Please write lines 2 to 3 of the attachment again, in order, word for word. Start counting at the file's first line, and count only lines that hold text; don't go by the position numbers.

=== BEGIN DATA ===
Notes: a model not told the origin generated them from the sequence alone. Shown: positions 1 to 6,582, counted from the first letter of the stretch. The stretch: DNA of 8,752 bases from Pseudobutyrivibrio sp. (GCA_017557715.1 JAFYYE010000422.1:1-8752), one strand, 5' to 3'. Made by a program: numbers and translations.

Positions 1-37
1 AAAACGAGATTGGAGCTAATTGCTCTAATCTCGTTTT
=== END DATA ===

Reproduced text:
Positions 1-37
1 AAAACGAGATTGGAGCTAATTGCTCTAATCTCGTTTT